Elsa left yesterday. She was my “first.” Not in the way you think (minds out of the garbage disposal dear readers!). No, Elsa was the first couchsurfer who agreed to cook with me. And for your “first” it doesn’t get much better than making tarte au pomme and beef bourguignon with a cool urban-planning professor from Paris!
Elsa stayed for a week, and from the moment she walked up to me on Atlantic Avenue with her short choppy hair, thin jeans and t-shirt, and those black, rectangular glasses all the architects wear, I knew we would get along famously in the kitchen. Elsa was clearly way cool.
Almost immediately after arriving though, I sent her to Fairway, one of the best and biggest grocery stores in New York City, to stock up on food. When people from other countries — even other cities — stay with me, they nearly all enter a state of shock upon entering Fairway. It’s as if they’ve never seen so much food — and good food — together in one place.
But when nearly two hours passed with Elsa still gone, I began to worry. Had she’d gotten lost in the frozen food aisle? Or been trapped beneath a fallen pile of tomatoes? Just then the door opened and Elsa walked in, her face glowing beatifically — as if she’d gone to food heaven and then fallen back to earth from the weight of her now-laden, reusable shopping bags. “That was incredible,” she said.
I recognized most of what Elsa bought, except for one package I had no idea Fairway carried: pre-boiled and peeled beets sealed in vacuum-packed plastic. Now in Brooklyn — where we’ve all become holier-than-thou locavores — admitting to buying pre-packaged, pre-cooked anything could easily get you tossed out of your favorite dinner party. But Elsa assured me that in Paris these pre-done beets are all the rage. It certainly did make life easier not having to wait an hour for the suckers to carmelize in the oven, and given how nutritious beets are (calcium, phosphorous, potassium, Vitamin C, to name a few) it was nice knowing there was a simpler way to add them to meals. In the end, we made a salad of beets and spring lettuce drizzled with orange vinaigrette that easily matched the more-complicated version.
But Elsa’s real gift (not counting the yummy chestnut paste she brought that I’m still dreaming up ways to use) was her recipe for beef bourguignon. Now I have to confess that before embarking on this Couchsurfing Cooking project I never cooked meat at home. In fact, I’m what you’d call a hypocritical vegetarian: I never cook meat myself, but if I crave it at a restaurant, I’ll cave. If that’s not hypocritical, I don’t know what is.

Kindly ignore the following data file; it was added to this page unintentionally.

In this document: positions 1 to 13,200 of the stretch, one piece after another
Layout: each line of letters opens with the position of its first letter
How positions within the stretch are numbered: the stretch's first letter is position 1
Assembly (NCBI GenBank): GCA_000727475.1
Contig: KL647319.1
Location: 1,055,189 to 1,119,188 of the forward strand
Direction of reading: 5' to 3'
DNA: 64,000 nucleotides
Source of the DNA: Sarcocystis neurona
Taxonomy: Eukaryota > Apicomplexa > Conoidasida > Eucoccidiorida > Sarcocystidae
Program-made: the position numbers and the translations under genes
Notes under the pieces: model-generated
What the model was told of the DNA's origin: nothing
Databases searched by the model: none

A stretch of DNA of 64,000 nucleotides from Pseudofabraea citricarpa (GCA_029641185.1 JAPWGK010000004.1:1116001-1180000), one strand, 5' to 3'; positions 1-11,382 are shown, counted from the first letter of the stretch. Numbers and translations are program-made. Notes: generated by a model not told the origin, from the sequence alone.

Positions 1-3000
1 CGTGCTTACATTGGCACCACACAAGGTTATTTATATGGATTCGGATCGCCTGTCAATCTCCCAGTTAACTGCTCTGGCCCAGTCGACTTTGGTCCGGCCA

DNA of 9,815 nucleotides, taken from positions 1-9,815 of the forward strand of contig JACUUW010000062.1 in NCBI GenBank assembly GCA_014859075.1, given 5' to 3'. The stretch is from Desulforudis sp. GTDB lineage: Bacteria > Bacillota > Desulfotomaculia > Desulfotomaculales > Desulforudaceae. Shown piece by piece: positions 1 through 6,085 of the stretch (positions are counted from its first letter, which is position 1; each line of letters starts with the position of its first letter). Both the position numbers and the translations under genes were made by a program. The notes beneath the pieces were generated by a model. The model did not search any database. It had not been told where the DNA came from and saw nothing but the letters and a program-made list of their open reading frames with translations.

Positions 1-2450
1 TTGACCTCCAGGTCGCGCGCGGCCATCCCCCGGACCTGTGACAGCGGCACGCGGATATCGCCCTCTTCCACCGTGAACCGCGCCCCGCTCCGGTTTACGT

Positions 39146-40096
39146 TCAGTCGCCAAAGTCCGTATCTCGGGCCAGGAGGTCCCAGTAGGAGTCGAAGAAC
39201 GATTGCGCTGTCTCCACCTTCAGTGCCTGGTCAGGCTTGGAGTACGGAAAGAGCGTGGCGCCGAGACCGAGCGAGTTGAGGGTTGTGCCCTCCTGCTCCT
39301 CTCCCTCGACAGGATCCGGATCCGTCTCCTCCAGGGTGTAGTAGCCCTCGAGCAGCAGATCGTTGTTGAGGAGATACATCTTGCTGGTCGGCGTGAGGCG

This is all to say that Elsa preparing meat in my kitchen was another “first” along my downward (or upward as the case may be) spiral to becoming a Couchsurfing Cook. Thankfully she was an excellent teacher, aided I should add by the distant assistance of her brother, a culinary school teacher whose secret ingredient clearly catapulted the dish to a higher gastronomic realm.
And what was that secret ingredient? Now you’re not going to tell anyone, are you? Well it’s…shh…CHOCOLATE! Who knew? Turns out if you stir in a speck (and I mean a speck) of semisweet chocolate at the end of cooking along with the burbling red wine and beef fat juice/stew for some amazing reason — perhaps that extra bit of fat/sugar in the chocolate — the sauce becomes infinitely smoother.
Here then I present Beef Bourguignon a la Elsa. Thank you Elsa for being my “first.” I won’t ever forget you. : )
Preparation Time: 15-20 minutes
Cooking Time: Approximately 2 hours
Cooking Supplies: Cast Iron Pot; Knife; Wooden Spoon; Measuring Implements
17.5 ounces stewing beef
1/8 to 1/4 cup flour
1 bottle (750 ml) red table wine (make sure it’s wine you’d drink, although it doesn’t have to be top shelf)
3 to 4 sprigs fresh thyme
1 bay leaf
1/4 teaspoon salt and pepper to taste
1/8 teaspoon ground whole nutmeg
1/4 teaspoon semisweet chocolate
1. Cut stewing beef into 2” chunks.
2. Place meat in a heavy cast iron pot. In French they call it a casserole en fonte.
3. Cook over medium to high heat until meat is browned. The French term to describe the meat when done is “saisir” to be seized.
4. Sprinkle meat with flour and stir with a wooden spoon until meat is thoroughly coated.
5. Pour ¾ of wine over meat.
6. Lower heat to simmer and add spices along with salt and pepper to taste.
7. Allow meat to cook over low heat for two hours adding the last ¼ of wine as needed to ensure meat remains covered.
8. After two hours meat should be tender and wine reduced.
9. Just before serving, stir in dark chocolate. A tiny piece is all that’s needed; add too much and it will taste like chocolate.
10. Serve with a side of potatoes or over pasta to absorb sauce.